Gardenhouse Pottery


Much like the Fiona story, Trish McLennan, owner of Gardenhouse Pottery, has inspired us with her story.  Learn more about the boss behind the gloss in her interview with the WestSide Market.

Come out and meet Trish and many more amazing local business owners on August 4th from 10-4PM at the WestSide Market.


Business: Gardenhouse Pottery

Owner: Trish McLennan

Product: Girlboss  (not serious enough for a title)

Tell us about your business, how did you get started?

I had the studio before I knew what I was going to do with it.  We bought some property with an old house on it in 1998.  I knew I wanted to keep the house to use as a place to do messy crafts with my kids and friends.  We built our new house and kept the other one and dubbed it “The Gardenhouse.”

In 2010, friend of mine talked me into doing a pottery workshop, pressing leaves into clay.  I was hooked.  I bought a kiln a few months later and a wheel shortly after that.  I obsessed over You Tube videos on throwing, hand building and glaze making.  On our way to the beach, I would kick my family out of the car when we reached the hotel near Seagrove, North Carolina, so I could squeeze a couple hours of studio tours in before dinner. I took over the Gardenhouse and made it a pottery studio.

When my husband passed away from a sudden heart attack in 2013, I needed to make a choice about how I was going to go from stay-at-home mom to full time bread winner.  I had been out of the job market for 16 years and had no desire to go back.  In three years, I had established myself to the point to call it a full-time job.  I didn’t start this in a traditional way, but I feel more confident in what I’m doing and excited about future projects.      


How long have you been in business?

I started doing pottery in 2010 and it went from hobby to business in 2013.  I still don’t really think of it as a business.  I’m really just doing what I’m passionate about.


What is your favorite part of running your own business?

My favorite part is being able to switch back and forth from being completely alone and focused on my work to being thrown into a crowd of strangers.  The freedom to do whatever I want in my space, on my schedule is something I do not take for granted.  It’s a dream job.  My favorite part about the shows is the people I meet.  I never fail to be touched by hearing someone’s story.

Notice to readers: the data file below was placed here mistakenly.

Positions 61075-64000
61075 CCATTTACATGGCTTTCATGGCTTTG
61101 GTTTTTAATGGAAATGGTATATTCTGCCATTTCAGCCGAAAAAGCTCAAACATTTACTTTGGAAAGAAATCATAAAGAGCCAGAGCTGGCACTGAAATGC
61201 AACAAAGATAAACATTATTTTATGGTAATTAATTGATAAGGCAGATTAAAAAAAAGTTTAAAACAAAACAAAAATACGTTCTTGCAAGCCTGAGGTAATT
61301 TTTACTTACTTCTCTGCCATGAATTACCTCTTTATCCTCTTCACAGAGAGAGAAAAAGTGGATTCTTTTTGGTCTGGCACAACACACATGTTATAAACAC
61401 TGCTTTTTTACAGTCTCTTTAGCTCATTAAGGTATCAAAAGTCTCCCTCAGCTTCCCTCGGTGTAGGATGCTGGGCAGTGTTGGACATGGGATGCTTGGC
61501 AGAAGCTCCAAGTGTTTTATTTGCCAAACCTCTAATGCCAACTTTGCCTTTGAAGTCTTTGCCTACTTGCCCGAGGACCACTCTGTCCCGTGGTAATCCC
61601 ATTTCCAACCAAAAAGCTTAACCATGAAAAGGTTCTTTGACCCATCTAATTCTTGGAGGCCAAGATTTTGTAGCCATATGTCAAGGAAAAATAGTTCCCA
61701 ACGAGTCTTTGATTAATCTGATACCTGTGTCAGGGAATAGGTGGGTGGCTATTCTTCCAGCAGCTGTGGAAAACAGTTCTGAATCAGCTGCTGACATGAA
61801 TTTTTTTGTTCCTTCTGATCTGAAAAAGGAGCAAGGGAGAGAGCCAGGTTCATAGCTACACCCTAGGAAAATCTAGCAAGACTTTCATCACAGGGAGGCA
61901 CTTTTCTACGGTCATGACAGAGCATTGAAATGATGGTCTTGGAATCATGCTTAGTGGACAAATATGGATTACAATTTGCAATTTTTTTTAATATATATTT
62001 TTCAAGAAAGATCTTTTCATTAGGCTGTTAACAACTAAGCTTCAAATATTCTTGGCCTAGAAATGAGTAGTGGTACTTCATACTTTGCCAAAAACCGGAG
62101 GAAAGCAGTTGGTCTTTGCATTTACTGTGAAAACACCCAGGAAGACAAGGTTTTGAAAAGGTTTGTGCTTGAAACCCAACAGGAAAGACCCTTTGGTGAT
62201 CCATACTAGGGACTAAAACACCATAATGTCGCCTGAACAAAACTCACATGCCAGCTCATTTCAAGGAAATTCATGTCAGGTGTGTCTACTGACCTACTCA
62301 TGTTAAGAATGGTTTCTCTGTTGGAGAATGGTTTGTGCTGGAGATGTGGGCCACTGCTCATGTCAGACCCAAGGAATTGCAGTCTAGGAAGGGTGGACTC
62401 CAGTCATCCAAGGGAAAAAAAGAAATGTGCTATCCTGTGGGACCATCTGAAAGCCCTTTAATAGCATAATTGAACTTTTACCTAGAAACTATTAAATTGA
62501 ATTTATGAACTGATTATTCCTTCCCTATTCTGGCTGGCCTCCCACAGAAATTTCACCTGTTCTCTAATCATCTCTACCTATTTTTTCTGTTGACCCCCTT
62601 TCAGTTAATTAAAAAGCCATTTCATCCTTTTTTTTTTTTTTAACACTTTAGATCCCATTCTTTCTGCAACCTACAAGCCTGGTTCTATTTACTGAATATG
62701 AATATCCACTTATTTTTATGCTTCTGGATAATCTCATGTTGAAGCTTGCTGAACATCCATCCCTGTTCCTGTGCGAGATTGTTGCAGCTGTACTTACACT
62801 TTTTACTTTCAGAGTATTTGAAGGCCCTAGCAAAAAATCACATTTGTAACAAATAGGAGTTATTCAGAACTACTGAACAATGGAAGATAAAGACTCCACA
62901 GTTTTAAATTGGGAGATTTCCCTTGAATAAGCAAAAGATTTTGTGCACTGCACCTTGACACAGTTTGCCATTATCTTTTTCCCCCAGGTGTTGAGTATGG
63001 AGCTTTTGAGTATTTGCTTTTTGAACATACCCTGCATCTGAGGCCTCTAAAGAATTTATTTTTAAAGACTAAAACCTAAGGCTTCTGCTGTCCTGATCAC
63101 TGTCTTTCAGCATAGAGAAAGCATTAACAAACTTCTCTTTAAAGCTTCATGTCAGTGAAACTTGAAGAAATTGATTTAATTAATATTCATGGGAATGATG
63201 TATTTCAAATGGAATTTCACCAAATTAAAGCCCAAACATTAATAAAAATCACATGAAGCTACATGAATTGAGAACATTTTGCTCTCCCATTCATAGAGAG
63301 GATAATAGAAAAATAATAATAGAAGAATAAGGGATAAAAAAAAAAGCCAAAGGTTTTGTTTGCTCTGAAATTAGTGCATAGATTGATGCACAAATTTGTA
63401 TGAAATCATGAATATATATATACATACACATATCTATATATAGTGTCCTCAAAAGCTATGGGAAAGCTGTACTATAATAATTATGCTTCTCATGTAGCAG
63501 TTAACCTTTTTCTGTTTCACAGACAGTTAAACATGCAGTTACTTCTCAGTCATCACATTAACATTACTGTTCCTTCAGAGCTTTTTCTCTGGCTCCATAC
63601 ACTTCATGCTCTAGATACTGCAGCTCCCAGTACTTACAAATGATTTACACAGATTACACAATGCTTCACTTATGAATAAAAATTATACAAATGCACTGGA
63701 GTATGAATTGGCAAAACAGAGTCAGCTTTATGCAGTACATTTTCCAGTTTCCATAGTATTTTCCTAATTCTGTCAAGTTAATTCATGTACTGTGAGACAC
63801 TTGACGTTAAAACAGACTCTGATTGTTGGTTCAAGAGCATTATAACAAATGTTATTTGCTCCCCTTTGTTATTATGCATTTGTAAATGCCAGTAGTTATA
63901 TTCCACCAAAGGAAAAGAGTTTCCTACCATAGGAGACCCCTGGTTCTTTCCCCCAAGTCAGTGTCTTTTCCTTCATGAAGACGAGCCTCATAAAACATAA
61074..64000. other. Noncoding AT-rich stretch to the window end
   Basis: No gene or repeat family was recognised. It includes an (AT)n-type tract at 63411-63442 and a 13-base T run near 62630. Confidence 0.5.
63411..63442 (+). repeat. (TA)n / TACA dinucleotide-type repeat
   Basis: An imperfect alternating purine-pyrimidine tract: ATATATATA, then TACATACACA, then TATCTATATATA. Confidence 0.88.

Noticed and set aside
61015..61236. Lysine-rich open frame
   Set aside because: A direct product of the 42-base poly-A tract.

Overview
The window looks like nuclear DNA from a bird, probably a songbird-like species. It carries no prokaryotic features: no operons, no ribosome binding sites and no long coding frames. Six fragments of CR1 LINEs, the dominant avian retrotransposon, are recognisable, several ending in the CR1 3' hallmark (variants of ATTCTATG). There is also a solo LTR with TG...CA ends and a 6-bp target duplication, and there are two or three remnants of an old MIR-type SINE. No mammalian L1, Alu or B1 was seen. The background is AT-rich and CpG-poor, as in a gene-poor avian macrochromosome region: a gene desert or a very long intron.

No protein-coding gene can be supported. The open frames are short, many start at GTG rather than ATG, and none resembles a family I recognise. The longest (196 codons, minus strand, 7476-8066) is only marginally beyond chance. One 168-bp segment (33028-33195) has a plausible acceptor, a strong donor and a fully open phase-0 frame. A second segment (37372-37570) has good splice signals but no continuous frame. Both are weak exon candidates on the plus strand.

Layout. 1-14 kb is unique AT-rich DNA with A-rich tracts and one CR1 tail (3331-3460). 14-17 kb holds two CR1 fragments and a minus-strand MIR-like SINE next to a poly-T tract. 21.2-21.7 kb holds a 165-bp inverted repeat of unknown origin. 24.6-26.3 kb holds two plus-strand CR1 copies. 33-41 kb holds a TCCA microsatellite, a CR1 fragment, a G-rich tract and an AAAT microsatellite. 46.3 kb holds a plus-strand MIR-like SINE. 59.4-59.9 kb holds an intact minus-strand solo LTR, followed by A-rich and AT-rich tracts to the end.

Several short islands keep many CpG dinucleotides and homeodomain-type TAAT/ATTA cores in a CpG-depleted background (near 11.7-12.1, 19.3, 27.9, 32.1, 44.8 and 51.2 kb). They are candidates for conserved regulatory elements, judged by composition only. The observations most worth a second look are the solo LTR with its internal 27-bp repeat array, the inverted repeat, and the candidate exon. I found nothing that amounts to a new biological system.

Where do you get your inspiration from?

It’s easy to see I get a lot of inspiration from my home town of Cincinnati.  I went to Oakley Elementary school in 4th grade and our social studies course was on Cincinnati history.  We took a field trip to the Taft Museum where we had a scavenger hunt looking for the various design details in the furniture and architecture.   It was a turning point for me and I have been fine tuned to them ever since.


What are some of your favorite local businesses?

The Rhined, Memorial Hall, Indigenous, DIY Printing, Rhinegeist, Core Clay, Queen City Clay, Brewhouse, Essex Studio

Near me (Maineville) O’Bryons, The Monkey Bar and Grill, Mac’s Pizza, Bucks, Whipty Do, Loveland Canoe, Whistle Stop Pottery


Where do you see your business in 5 years?

I would like to do less shows and more business online.  I have a nice classroom in my studio and would like to use that as a creative space for women to do workshops in all types of mediums.


Where can readers find out more about your work?

Follow us on Facebook at




Come meet Trish and call our her amazing Cincinnati inspired pieces at the WestSide Market August 4th.